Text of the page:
What did Jesus say in response to His mothers request?   Jesus saith unto her, Woman, what have I to do with thee? mine hour is not yet come.

The Joseph Smith Translation also helps us understand that Jesus not only asked His mother what she wanted Him to do, but He also expressed willingness to do it: “Woman, what wilt thou have me to do for thee? that will I do” (Joseph Smith Translation, John 2:4) 

The question “What have I to do with thee?” essentially meant “What do you want me to do?” The Savior’s words to His mother can be seen as a subtle, tender way for Him to tell her that while His hour had “not yet come” (John 2:4), He was now making the transition from being the son of Mary to fulfilling His role as the Son of God.

Various ideas have been proposed concerning the nature of the Lord's seemingly harsh rebuke of his mother. Perhaps it can be viewed as a public declaration of commitment. With these words, Jesus aligned himself specifically with his Father's work. Although he continued to be solicitous of his mother's welfare and concerned for her care, a transition seems to have been taking place between the "Jesus of Nazareth" and "Jesus the Christ," who was finally embarking on his long anticipated service in behalf of his Father's children. He had put his hand to the plow and could not now pause or turn back (see Luke 9:62), but had to move on with the inexorable series of events leading to his destiny in Gethsemane and upon Golgotha.  (Studies in Scripture Vol 5 Kent P Jackson) 

The Savior’s response to His mother may seem abrupt as it reads in the King James Version, but both the Joseph Smith Translation and the Greek version indicate that He spoke with respect. Elder James E. Talmage (1862–1933) of the Quorum of the Twelve Apostles explained: “The noun of address, ‘Woman,’ as applied by a son to his mother may sound to our ears somewhat harsh, if not disrespectful; but its use was really an expression of opposite import. … When, in the last dread scenes of His mortal experience, Christ hung in dying agony upon the cross, He looked down upon the weeping Mary, His mother, and commended her to the care of the beloved apostle John, with the words: ‘Woman, behold thy son!’ [John 19:26]. Can it be thought that in this supreme moment, our Lord’s concern for the mother from whom He was about to be separated by death was associated with any emotion other than that of honor, tenderness and love?” (Jesus the Christ, 3rd ed. [1916], 144–45).

How does His response show respect for His mother?  Jesus not only asked His mother what she wanted Him to do, but He also expressed willingness to do it.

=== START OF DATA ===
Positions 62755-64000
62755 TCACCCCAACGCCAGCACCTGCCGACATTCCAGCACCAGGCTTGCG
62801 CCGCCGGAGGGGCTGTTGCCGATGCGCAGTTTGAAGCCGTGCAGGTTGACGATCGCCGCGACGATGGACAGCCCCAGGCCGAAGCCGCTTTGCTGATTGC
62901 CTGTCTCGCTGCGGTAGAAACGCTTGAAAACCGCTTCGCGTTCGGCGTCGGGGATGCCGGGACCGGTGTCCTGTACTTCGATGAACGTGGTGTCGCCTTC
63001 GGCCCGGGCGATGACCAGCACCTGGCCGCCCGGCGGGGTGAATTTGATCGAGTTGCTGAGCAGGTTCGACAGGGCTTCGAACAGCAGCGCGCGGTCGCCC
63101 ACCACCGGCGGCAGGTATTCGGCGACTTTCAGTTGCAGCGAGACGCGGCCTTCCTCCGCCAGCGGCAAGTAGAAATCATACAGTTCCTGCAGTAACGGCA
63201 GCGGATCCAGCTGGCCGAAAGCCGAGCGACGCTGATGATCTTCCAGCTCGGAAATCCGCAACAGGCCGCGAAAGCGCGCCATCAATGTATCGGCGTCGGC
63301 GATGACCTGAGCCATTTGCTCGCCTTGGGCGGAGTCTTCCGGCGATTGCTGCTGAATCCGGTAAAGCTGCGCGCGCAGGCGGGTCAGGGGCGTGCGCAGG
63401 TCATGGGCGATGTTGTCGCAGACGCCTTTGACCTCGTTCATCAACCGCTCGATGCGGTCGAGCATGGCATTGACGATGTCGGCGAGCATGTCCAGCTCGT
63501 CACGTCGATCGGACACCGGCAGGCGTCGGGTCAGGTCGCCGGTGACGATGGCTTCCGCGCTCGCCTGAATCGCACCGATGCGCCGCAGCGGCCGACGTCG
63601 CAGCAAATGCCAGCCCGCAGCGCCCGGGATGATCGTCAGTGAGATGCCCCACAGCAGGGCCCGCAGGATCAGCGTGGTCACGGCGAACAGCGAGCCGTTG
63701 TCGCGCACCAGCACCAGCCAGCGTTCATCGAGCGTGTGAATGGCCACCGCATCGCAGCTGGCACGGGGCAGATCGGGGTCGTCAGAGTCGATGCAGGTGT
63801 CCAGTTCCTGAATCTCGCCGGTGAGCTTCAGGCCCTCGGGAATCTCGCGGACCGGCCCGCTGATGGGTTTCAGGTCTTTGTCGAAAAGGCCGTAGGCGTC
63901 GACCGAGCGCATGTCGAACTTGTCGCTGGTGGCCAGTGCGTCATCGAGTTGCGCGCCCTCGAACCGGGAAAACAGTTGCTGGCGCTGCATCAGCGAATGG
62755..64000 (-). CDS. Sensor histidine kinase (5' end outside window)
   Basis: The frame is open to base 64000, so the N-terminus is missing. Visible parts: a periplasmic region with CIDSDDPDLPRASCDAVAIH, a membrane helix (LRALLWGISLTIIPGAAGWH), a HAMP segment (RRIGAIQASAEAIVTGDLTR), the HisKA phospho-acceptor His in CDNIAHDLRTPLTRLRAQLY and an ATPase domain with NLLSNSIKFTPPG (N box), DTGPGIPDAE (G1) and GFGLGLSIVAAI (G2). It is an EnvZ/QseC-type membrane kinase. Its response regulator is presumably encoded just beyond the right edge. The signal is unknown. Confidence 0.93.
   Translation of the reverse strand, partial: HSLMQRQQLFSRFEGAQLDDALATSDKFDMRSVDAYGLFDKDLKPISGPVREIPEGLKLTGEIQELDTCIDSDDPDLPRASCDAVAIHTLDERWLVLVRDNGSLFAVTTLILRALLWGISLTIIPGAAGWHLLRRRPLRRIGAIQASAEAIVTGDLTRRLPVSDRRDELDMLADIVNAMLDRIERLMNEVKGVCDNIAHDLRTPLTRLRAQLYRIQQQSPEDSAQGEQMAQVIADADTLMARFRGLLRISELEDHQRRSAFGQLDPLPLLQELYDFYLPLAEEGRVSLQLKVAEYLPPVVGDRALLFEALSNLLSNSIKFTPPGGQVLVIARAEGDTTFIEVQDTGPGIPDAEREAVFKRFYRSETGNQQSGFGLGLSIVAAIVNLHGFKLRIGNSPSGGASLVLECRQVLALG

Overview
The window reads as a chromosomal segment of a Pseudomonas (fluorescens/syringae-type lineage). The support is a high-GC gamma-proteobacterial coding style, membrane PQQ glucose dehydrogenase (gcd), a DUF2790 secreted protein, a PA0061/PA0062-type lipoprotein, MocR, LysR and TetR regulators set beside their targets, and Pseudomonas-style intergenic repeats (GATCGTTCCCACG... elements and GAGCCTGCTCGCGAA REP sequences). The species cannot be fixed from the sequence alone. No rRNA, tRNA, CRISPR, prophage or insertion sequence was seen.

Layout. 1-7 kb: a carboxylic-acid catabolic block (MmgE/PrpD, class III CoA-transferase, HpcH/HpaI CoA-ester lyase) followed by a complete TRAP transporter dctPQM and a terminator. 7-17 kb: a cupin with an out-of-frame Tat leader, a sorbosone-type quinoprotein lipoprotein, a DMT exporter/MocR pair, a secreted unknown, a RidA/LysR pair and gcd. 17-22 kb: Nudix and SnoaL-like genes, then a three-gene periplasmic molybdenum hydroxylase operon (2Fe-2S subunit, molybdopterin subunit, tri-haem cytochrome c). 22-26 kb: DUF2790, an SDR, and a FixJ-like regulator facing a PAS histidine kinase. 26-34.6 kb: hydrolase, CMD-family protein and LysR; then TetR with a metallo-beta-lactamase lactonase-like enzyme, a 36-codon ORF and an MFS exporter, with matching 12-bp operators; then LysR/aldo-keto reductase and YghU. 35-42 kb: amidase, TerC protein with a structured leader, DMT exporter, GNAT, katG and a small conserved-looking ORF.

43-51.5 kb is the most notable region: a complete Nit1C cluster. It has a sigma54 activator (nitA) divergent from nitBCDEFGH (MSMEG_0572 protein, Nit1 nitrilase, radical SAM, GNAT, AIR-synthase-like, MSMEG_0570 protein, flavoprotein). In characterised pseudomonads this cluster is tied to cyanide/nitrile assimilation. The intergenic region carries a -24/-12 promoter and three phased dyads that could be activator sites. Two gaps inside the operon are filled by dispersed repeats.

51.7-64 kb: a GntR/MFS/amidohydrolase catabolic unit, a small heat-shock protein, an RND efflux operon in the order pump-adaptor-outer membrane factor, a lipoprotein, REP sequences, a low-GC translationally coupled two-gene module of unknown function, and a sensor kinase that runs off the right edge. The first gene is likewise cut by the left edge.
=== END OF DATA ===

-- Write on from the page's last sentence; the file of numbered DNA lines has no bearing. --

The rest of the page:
What was Jesus referring to when he said "Mine hour is not yet come?"   Here we find no disclaimer of the ability to do what she apparently wanted Him to do, but the plain implication that He would act only when the time was right for the purpose, and that He, not she, must decide when that time had come. She understood His meaning, in part at least, and contented herself by instructing the servants to do whatsoever He directed. Here again is evidence of her position of responsibility and domestic authority at the social gathering.  (Jesus The Christ Chapter 11) 

What do Mary's instructions to the servants teach us about her faith in Jesus? She never questioned but had complete faith in His ability, His timing, and His holy nature.

 What did Jesus instruct the servants to do? Waterpots at this time were made from stone and considered ritually pure for use in religious ceremonies. It was the practice of the Jews to ceremonially purify themselves prior to eating a meal by washing their hands using the water from these waterpots. At this time in history a firkin was about nine gallons, so the six pots probably held between 100 and 160 gallons of water. The servants were told by Jesus to fill the pots with water and then present a cup of it to the governor of the feast.

7 Jesus saith unto them, Fill the waterpots with water. And they filled them up to the brim.  
8 And he saith unto them, Draw out now, and bear unto the governor of the feast. And they bare it.

If you were one of the servants, what might you have thought or felt as you took a cup to the governor of the feast?  

What had Jesus done to the water? He had turned it into wine.